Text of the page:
Saturday, July 7, 2012

Being Human

"It is what it is."

I've taken to saying that lately.  It covers a whole host of situations and it's my way to remind myself that there are some things that just are, and there's nothing I can do to change them, much as I might want to.  I usually say it about circumstances I can't change.  I'm getting better at accepting those things, thanks in part to that little saying.

But I'm starting to learn that it goes deeper than that. "It is what it is" also applies to character traits or behaviors in people that might be difficult to swallow.  And it also applies to feelings.  All feelings: mine, yours, theirs. "Good" and "bad" feelings.  (See my post, "Emotions. Are. Bad.") 

It's all part of being human.  I think that a large part of a dysfunctional lifestyle is living in denial of the fact that we are human: we have made mistakes, we are making mistakes, and we will continue to make mistakes. We need to give ourselves permission to be wrong, and not beat ourselves up for it.  Admit it, yes, honestly, ... but not continue to punish ourselves for messing up, and give ourselves the freedom to err.

I know I need to. 

Too long I have spent time wasted in sitting around "being right" when it would have been more appropriate to "be human" - even if it meant being wrong.  (Most often, it means exactly that!)  

I've often been heard to say that I prefer writing to talking because with writing, there's always the backspace key.  But that whole mentality (in my own psyche) comes from a fear of getting it wrong.  

So I didn't try.  I withdrew; that way I COULDN'T get it wrong.  Slowly, I'm learning to try.  Try, and IF there's an error, deal with that honestly and openly.  Try to do better.  But don't disengage from living life.  One thing about being human is that we can learn from mistakes.  We don't have to keep repeating the same error over and over again; we can rise above it if we are Honest, Open, and Willing (that's HOW to live) to keep trying.  Life is messy. To paraphrase one of my favorite novelists (James Herriot), life hands us unending opportunities every day to make chumps of ourselves.  

But it doesn't mean we stop trying.  We embrace our humanity when we go ahead and attempt to do good, even if we are scared, even if we get it wrong, even if we have tried before and failed.  Even if we have to let go of the way we've always done something. Or set some boundaries - for ourselves and/or others - which we've never set before.  Sometimes, by making mistakes and admitting them, we can give others the permission they need to try - even if THEY don't do whatever it is perfectly.  There is no telling how greatly the world could be impacted by someone - and we never know who it might be - risking making a mistake by taking that leap of faith into action.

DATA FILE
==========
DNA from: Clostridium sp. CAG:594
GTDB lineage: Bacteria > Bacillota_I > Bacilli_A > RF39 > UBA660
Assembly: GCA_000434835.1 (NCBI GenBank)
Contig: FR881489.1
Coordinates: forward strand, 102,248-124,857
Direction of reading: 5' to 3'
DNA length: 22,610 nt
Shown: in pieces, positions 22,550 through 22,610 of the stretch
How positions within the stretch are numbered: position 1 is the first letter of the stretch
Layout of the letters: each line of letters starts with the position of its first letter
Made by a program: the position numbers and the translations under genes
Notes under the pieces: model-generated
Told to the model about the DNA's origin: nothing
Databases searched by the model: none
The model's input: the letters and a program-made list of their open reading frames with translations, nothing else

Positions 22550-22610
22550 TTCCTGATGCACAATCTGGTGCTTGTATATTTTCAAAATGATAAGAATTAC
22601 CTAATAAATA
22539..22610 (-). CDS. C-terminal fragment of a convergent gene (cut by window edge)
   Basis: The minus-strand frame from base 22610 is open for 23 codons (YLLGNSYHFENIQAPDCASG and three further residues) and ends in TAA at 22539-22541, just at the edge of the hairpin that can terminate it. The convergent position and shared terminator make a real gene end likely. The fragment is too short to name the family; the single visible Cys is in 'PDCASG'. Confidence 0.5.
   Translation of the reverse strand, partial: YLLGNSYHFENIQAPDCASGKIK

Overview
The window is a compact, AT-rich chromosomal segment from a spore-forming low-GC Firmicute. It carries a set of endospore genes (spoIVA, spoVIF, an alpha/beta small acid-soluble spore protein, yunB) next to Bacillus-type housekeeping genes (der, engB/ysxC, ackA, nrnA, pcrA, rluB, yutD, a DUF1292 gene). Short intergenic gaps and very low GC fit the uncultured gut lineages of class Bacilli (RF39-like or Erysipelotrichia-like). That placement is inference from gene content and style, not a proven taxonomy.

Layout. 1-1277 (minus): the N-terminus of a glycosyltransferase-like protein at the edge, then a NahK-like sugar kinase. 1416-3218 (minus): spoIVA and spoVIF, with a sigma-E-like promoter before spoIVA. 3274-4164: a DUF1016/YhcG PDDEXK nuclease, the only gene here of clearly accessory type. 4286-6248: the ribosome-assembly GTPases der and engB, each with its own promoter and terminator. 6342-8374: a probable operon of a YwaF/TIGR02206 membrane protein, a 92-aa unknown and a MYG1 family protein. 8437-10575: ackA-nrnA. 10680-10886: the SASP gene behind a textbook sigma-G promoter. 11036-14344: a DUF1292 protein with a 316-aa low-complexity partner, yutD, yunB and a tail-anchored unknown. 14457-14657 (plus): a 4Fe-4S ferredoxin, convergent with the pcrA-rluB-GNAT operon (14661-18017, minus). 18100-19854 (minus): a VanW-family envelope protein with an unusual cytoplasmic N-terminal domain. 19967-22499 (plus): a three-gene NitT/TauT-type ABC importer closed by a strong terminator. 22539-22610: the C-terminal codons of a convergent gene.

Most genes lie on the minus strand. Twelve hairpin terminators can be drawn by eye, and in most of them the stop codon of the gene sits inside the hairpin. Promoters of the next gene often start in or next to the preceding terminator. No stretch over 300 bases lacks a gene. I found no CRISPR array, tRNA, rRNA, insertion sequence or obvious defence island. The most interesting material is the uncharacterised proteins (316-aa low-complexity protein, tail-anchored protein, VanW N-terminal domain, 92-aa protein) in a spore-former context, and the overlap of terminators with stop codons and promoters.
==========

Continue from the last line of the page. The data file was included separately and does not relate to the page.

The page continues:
If we are honest, open, and willing, God will let us know (in no uncertain terms!) if we've erred.  But "He Himself knows our frame; He is mindful that we are but dust." (Psalm 103:14, NASB)

We trust God, and then we 'do the next right thing.'  It sounds so simple, but in practice it requires a great deal of effort, especially at first, because part of learning to be human (not superhuman, not divine, not perfect) is realizing how frequently we try to be those impossible things, and letting go of that obsession with being correct - in every action, every thought, every decision. 

That takes practice - and time.  In some cases, it takes a lifetime.  Certain things are easier than others.  But we celebrate the successes and we are grateful for those, while we continue to trust God and do the next right thing in all areas, even if we happen to do it the wrong way and have to learn from it.  It's all part of being human.  

It's who we are.

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